Statement on ‘FinCen Files’ reporting
A number of media have in the past days published reports based on ‘suspicious activity reports’, filed a number of years ago. ING is mentioned in a number of these reports.
As a gatekeeper to the financial system, ING has an important responsibility to help protect customers, society and the financial system against financial economic crimes. This is a challenge the financial industry faces globally. ING takes its responsibility extremely seriously.
Over the past years, ING has taken many steps to enhance the management of compliance risks and embed stronger awareness across the whole organisation. These steps are part of the a global programme which we have been executing since 2017 in all markets that we are active in. The programme comprises a set of initiatives, which include enhancing customer files (KYC) and working on various structural improvements in compliance policies, tooling, monitoring, governance, and knowledge and behaviour. Over 4,000 FTE are currently involved in our KYC efforts.
As part of our ongoing AML efforts ING constantly assesses relationships with customers and screens transactions. Potentially suspicious transactions are reviewed and where applicable reported to the relevant authorities. Over the past years we increasingly discontinued customer relationships. Legal requirements prevent us from publicly disclosing further details or specifics. We are generally not in a position to comment on individual cases.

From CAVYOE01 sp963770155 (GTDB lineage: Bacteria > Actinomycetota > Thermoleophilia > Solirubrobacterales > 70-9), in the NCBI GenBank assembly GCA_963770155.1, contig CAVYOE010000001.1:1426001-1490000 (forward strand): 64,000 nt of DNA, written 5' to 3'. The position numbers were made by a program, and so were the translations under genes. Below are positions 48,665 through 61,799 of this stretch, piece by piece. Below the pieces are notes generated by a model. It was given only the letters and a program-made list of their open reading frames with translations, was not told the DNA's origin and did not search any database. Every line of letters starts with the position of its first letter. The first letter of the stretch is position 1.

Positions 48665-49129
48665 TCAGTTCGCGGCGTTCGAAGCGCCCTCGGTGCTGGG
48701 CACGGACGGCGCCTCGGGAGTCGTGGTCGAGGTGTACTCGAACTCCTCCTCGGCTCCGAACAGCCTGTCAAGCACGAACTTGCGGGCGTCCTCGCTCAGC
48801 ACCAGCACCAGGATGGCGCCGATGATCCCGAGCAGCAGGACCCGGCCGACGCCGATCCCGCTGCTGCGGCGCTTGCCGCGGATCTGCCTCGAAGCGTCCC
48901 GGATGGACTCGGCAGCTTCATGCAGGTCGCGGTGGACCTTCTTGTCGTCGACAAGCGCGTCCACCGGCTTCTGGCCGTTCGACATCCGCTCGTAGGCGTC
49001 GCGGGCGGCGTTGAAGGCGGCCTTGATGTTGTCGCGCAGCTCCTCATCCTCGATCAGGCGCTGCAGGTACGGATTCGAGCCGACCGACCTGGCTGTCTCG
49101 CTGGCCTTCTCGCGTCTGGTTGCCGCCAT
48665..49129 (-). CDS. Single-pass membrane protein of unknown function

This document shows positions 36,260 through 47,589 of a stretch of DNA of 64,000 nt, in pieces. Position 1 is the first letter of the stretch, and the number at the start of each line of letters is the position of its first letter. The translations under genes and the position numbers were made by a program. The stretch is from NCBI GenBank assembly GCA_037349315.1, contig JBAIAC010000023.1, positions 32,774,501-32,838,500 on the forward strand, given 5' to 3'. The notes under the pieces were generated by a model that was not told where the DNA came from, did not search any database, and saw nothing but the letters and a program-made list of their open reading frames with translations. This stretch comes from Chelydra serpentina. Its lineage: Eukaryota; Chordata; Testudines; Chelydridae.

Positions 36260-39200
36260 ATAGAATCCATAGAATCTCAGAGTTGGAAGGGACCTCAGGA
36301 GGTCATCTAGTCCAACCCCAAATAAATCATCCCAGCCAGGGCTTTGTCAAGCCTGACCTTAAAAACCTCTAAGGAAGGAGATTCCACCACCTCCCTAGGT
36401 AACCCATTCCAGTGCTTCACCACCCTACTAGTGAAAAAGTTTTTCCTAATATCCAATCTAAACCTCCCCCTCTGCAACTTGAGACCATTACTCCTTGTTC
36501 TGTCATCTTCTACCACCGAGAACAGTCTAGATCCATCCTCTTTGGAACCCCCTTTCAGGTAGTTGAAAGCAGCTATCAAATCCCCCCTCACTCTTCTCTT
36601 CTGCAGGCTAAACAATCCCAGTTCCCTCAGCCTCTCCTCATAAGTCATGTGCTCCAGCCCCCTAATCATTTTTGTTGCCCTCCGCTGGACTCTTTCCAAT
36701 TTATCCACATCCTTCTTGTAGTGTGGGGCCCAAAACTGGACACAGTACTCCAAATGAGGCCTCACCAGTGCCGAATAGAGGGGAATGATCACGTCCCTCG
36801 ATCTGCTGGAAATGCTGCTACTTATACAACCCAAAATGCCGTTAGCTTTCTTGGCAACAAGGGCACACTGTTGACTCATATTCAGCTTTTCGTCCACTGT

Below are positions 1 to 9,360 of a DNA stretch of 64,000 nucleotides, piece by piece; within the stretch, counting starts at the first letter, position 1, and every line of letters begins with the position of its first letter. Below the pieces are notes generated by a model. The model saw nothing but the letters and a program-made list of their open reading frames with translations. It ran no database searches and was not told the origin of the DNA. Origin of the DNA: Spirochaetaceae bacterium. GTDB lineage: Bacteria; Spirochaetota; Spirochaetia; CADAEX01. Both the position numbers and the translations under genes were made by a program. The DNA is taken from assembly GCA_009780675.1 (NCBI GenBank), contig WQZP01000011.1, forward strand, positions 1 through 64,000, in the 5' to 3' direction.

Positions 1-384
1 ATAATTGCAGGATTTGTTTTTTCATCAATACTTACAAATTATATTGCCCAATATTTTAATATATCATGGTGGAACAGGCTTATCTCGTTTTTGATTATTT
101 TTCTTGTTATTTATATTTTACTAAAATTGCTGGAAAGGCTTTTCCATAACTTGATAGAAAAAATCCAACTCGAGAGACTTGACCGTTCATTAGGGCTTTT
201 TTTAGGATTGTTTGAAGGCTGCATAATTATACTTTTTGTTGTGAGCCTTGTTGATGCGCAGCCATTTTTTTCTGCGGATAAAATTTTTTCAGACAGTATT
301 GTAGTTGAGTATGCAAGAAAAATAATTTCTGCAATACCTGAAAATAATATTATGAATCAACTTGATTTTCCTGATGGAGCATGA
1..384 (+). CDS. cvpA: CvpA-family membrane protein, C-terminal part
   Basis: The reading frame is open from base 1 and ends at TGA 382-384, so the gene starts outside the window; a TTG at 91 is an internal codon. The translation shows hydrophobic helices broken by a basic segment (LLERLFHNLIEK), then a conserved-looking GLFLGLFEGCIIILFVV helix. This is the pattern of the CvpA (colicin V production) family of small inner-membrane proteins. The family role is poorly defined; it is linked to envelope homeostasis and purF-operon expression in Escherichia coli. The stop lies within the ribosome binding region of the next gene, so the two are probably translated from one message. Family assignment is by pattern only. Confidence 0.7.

In some recent media reports however, ING is reported to have altered payment instructions for a transaction in 2014 to hide the identity of a sanctioned party. ING wants to clarify that the mentioned sanctioned party was not a party to this payment transaction. A reference to the sanctioned party appeared to have been erroneously added to one of the system fields for the transaction. After discovery of this administrative error, the correct payment transaction was executed. This has been discussed with relevant US authorities in 2014 and no further action has been taken.
Fighting financial crime can only be successful if banks, authorities, law enforcement and private and public parties join forces, on national and international levels. Effectiveness is improved by shared intelligence, collaboration and third-party partnerships, which is why we strongly support initiatives to collectively fight financial crime together, as gatekeepers of the financial industry.
Note for editors
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